The children of a deceased refinery worker have settled the asbestos exposure lawsuit they had filed against Union Oil of California and Chevron USA. The suit was moving toward a trial before United States District Judge Bob Wortham, of 58th District Court.

The family of deceased Barney Tarver was suing the companies, alleging that they exposed Mr. Tarver negligently to deadly asbestos fibres all through his employment. The lawsuit was filed by William Tarver, on behalf of the estate of Barney Tarver. It was filed in the Jefferson County Dist. Court on 6th March 2012.

According to court records, the parties in the case have filed a joint motion for dismissing the case on 17th May. The motion has been granted by 58th United States District Court Judge Hon. Bob Wortham on 12th June.

According to the lawsuit filed by Tarver’s children, the deceased was an employee at the Port Arthur Gulf Oil Refinery (Jefferson County). The plaintiffs alleged that Tarver was exposed regularly to the deadly fibers and dust of asbestos while he was working in that refinery. The lawsuit had not specified his employment dates. Because of everyday exposure to deadly asbestos fibres, Tarver developed an incurable cancer, known as malignant mesothelioma, and passed away on 27th January, 2012, according to the lawsuit.

The plaintiffs alleged that the defendant companies were negligent and they failed to warn Tarver and his colleagues regarding the hazards of exposure to asbestos. The suit was seeking exemplary as well as punitive damages. The plaintiffs were represented by Provost Umphrey lawyer D’Juanna Parks from Beaumont.

Malignant mesothelioma is a rare disease in which cancerous (malignant) cells are developed in the thin tissue layer which covers the lungs and lines chest cavity (pleura) or the thin tissue layer which lines the abdomen (peritoneum). Cancer that affects the pleura is known as pleural mesothelioma and that affects the peritoneum is called peritoneal mesothelioma. In general, mesothelioma can be defined as the cancer of the mesothelium, the membrane which lines the abdomen and chest and surrounds the entire organs in these areas. The cause of mesothelioma is asbestos exposure. Former construction workers, demolition workers, boiler makers, plumbers, electricians, ship builders, people who worked at places where asbestos was present are at the risk of developing asbestos-related diseases such as mesothelioma because once asbestos was very popular among the industries were these people worked. Asbestos-related diseases usually start showing symptoms 30 or 40 years after the exposure.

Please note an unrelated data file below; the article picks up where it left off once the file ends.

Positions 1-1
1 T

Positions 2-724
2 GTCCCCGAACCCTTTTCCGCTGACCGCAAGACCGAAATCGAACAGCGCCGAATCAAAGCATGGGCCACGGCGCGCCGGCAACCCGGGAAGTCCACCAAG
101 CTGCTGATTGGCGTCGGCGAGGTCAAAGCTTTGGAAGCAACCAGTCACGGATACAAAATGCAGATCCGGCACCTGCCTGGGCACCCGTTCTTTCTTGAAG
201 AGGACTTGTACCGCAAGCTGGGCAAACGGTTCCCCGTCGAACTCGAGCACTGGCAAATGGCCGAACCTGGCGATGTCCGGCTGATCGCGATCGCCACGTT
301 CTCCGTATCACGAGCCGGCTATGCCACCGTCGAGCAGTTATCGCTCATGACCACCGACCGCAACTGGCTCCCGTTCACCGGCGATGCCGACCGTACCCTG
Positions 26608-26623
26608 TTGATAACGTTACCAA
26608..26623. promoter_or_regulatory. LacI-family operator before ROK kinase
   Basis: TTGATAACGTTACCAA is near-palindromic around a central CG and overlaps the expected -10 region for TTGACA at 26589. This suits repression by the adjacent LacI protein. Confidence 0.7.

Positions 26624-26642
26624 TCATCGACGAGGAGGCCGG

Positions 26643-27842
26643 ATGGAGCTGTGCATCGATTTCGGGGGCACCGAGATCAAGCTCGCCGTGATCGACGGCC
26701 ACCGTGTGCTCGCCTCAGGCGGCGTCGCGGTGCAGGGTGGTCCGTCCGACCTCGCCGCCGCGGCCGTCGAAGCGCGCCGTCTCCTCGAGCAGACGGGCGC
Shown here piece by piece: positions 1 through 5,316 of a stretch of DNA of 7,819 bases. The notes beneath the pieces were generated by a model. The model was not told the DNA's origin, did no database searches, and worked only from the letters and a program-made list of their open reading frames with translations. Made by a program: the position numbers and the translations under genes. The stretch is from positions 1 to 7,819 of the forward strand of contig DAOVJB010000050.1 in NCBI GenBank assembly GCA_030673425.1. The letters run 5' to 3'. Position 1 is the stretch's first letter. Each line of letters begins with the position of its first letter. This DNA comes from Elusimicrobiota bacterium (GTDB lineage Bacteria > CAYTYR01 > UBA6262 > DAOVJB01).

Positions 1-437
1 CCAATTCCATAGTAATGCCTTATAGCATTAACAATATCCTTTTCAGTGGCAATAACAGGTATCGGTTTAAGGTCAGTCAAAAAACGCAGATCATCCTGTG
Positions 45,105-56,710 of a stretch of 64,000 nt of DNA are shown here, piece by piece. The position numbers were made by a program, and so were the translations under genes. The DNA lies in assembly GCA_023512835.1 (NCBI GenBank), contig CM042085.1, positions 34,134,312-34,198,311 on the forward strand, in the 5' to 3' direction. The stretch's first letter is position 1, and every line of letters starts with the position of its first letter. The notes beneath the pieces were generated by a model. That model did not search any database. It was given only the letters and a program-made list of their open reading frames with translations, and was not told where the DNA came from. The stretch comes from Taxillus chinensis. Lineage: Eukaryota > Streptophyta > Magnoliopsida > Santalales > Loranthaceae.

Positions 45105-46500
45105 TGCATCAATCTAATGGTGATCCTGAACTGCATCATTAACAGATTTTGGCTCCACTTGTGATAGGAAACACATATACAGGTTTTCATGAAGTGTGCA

News

Asbestos Abatement Contractor to Appeal DEQ Fines

Bend, Oregon – A Bend asbestos abatement company’s owner said on Monday that he will appeal the $4500 penalty issued by the state Environmental Quality Department alleging illegal work during a Redmond High School project early this year. He is disputing the charges and threatening that he will file a suit over any business loss.

DEQ had announced on Monday about the fines issued against Oregon-based Alpine Abatement Associates for violation of safe work practices, though there wasn’t any direct threat to the environmental and human health. According to the agency, the company did not properly wet the ceiling insulation which contained asbestos material during an abatement project on 13th February at the Redmond H.S.